Updated: Jun 8, 2021
There’s more than a touch of Don’t Look Now in David Keating’s 2011 horror flick Wake Wood. From pint sized mackintosh-wearing assassins to a sex scene that is pure Christie and Sutherland this is the type of film that has a definite feel of déjà vu about it.
It all starts promisingly enough. Veterinary surgeon Patrick (Aiden Gillen) and pharmacist wife Louise (Eva Birthistle) are newly arrived in the quaint Irish village of Wake Wood. It’s a fresh start for the couple. For, like Christie and Sutherland before them, they too have recently lost a young child.
Not long ago daughter Alice had the misfortune to meet a very hungry Alsatian (what’s wrong with pit bulls?). Still recovering from their bereavement the couple find themselves in a village where Arthur (Timothy Spall) - a sort of Alesteir Crowley in wellies – presides over spooky late night shenanigans.
According to Spall he has the power to resurrect little Alice – but only for three days. Why just three days? Spall isn’t quite sure about that. But he is sure about one vital requirement: the death must have taken place within the last 12 months or else the magic won’t work. Why 12 months? Rules dear viewer – the rules of the occult, er…apparently.
That’s not the only rule: the child is not allowed to leave the boundaries of Wake Wood. Should she do so the spell is broken, Damn! If these parents had any ideas of running off with their daughter then forget it. Not happening. Three days means three days.
News of the couple’s subsequent (and unexplained) infertility is a less than subtle sign-post that suggests, come what may, another pregnancy must surely be on its way.
Anyway amid a plethora of dead animals and blood spattered farmyards, the ritual is set to go ahead. But first a fresh corpse is needed for the ‘delivery’ (Another rule) Fortunately a farmer has just been crushed graphically to death by a cow. What a stroke of luck! So we have a corpse…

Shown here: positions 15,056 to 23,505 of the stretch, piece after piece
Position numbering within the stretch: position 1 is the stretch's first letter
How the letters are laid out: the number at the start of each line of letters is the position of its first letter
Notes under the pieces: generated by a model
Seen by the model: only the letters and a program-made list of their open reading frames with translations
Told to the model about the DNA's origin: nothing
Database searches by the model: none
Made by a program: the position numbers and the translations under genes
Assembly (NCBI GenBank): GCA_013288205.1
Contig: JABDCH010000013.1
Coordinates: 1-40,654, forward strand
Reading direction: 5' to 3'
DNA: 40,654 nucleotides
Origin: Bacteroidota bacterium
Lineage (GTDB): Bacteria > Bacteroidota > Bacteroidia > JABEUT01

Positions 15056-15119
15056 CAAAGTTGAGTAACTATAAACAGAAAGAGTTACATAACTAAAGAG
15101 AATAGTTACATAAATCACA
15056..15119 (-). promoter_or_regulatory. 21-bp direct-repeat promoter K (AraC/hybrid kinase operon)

And lo, little Alice is reborn. Patrick and Louise are delighted. The family are reunited. But…
It’s just for three days, remember?
After a couple of days of family bliss – rescuing dogs (Alice has forgotten all about her Alsatian-inspired trauma) and playing in the spooky woods, inexplicably, little Alice starts to show a decidedly un-angelic side.
Armed with an assortment of sharp farmyard instruments, the little cherub starts going around Wake Wood bludgeoning the poor old devil worshipping residents to death. Think Friday the 13th comes to Sligo. Oh no! Something has gone wrong, very wrong. But what?
Meanwhile Spall has come back to reclaim Alice – the three days being up. Heaven only knows how he intends to ‘return’ the little girl to the other side…
By which time Alice has turned into a real slasher, killing anyone who stands in her way. And if she hadn’t stepped outside the boundaries of Wake Wood who knows how long her killing spree would have lasted?
In the best tradition of horror movies there’s a final twist as mum stands over the freshly buried corpse of her once more deceased daughter. Seasoned horror buffs will not need two guesses as to what happens next.
And so it finally comes to an end. Poor Patrick. He’s lost a daughter and a wife. But… Once bitten twice shy? Not the residents of this unassuming little village…